My second private university job in two years was in jeopardy. I had transitioned from pastor to Christian university professor just at the outset of the Great Recession and was one of the low people on the totem pole at two different schools during deep cuts in budgets — and ethics.
In one position — in a very progressive-minded program — I had seen multiple prospective students actively deceived in order to gain their enrollment. When I objected to admitting students who showed little to no hope of legitimately completing their degrees or being able to work in the field, I was told the admission form only said, “We the undersigned were present for the admission interview” — that it did not say I was agreeing to admitting the student, so I wasn’t lying.
A well-informed colleague advised me to keep my head down and wait for the right timing to safely “clean up” the program. I waited. But one day a lie to an applicant was so flagrant I refused to grant my signature even to just say I was present for the interview. It was to no avail, and multiple students wound up in my office or at my house crying because of their deep debt, inability to find a job in their field, or sense of being misguided into classes that unnecessarily extended their program and expenses.
“A well-informed colleague advised me to keep my head down and wait for the right timing to safely ‘clean up’ the program.”
That was just the beginning of traumatizing and disheartening experiences in Christian higher education across the theological and political spectrum. One day, in the midst of more workplace tension, I got a call out of the blue. Several years before at a conference, I had befriended a person who was now provost at a Christian university with a nationally recognized program. His university was starting a new program, and he wanted me to lead it. I was flattered but wary. I knew my friend was quite conservative in ways that I am not and would likely only be provost at a school that was conservative in ways that I am not.
I went online, read their statement of beliefs and was only a few sentences in when I thought, “No way.” I emailed my friend a thanks-but-no-thanks.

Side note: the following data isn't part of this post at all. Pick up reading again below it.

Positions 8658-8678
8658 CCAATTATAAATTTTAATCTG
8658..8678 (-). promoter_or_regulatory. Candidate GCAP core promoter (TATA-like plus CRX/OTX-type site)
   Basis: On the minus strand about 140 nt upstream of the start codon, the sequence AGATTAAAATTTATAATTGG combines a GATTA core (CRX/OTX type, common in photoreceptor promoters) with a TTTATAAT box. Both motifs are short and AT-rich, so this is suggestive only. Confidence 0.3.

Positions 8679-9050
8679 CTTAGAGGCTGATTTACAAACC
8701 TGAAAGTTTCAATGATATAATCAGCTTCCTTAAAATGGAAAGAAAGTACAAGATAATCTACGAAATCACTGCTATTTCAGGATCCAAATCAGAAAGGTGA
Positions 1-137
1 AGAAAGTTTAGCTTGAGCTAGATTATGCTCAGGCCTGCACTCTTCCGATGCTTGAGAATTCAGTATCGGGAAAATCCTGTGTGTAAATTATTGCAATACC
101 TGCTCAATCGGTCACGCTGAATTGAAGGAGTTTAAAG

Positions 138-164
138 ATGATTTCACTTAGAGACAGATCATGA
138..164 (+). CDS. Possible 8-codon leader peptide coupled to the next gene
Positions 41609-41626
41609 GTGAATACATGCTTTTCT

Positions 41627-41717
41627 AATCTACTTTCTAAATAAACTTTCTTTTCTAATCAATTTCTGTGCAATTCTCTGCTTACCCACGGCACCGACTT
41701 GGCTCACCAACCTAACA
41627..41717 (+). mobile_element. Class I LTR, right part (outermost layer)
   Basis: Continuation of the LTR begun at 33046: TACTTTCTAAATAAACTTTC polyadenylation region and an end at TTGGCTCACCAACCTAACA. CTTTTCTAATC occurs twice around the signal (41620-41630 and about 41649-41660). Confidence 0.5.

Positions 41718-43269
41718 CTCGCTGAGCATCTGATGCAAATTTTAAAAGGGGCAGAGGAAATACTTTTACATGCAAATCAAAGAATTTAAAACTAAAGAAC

He called me, curious why I so quickly declined. I told him I had visited the university’s website and explained: “I think you’re making some assumptions about me based on what you think you know about me. I can tell I would not be a good fit.”
“Are you talking about our statement of beliefs?”
Chuckling, he said: “Oh, Brad. We have faculty from every major denomination. Don’t let that statement sway you. Do this for me: I want you to talk to the chair of the department you’d be in. She will assure you of our diversity.”
“Don’t let that statement sway you.”
She. Well, maybe they were more broad-minded than their belief statement seemed to indicate.
A few days later the department chair called me. I said, “Before we start, let me say that I understand you are in an awkward position. When your provost tells you he’s interested in someone, I suppose you feel compelled to be interested.” She laughed and said: “Our relationship is not like that. If I don’t like something he says, I tell him. I’m not calling you because he’s interested in you. I’m calling you because I am interested in you. I’ll go further. Your resume describes exactly what I’m looking for.”
I said, “Did he tell you what I’m nervous about?”
“Well, if I may, let’s get the deal breaker out of the way first. I’m left of center on a lot of theological issues. And based on the university’s statement of beliefs, I don’t think I would be a good fit.”
“Oh, heavens. Don’t worry about that belief statement. We are a very diverse community with faculty from several denominations. I think you’ll be surprised at how progressive some of them are. Please do not let that belief statement be a hang up. Let’s do this. The dean of the division will ultimately make the hiring decision. I’ll set up a call with him, and he will be able to set your mind at ease.”
My phone interview with the dean was a few weeks later. In the meantime, I did lose my second job in two years after a change in a state policy led to an $8 million loss of revenue.
My daughter was a month-and-a-half from starting college, and I was an unemployed college professor — in June. And because I no longer was employed at a private consortium school, we were losing her tuition waiver, the one benefit that offset our inability to save money. Now, with almost no savings, we were looking at paying for college.
The phone interview with the dean fell while I was attending my daughter’s competition at the national high school speech championships (where she finished in the top 60 in the nation, dadbragit). As I talked to the dean, I was pacing a chain-link fence surrounding a massive urban high school in Kansas City, Kan., the heartland of America.
I told the dean the same thing regarding my being a potentially bad fit based on the belief statement. He responded the same way as the other two — that the school was quite diverse and no one paid attention to the statement. But he added: “We who teach here realize that the statement was written by laypeople (several decades ago). Those laypeople lacked an understanding of the nuances of theology. We understand that they did not word it well, so we sign off on the document.”
“Those laypeople lacked an understanding of the nuances of theology. We understand that they did not word it well, so we sign off on the document.”
I was aghast. “Wait a minute. Faculty have to sign a document affirming the belief statement?”
The dean matter-of-factly replied, “Yes. Each year.”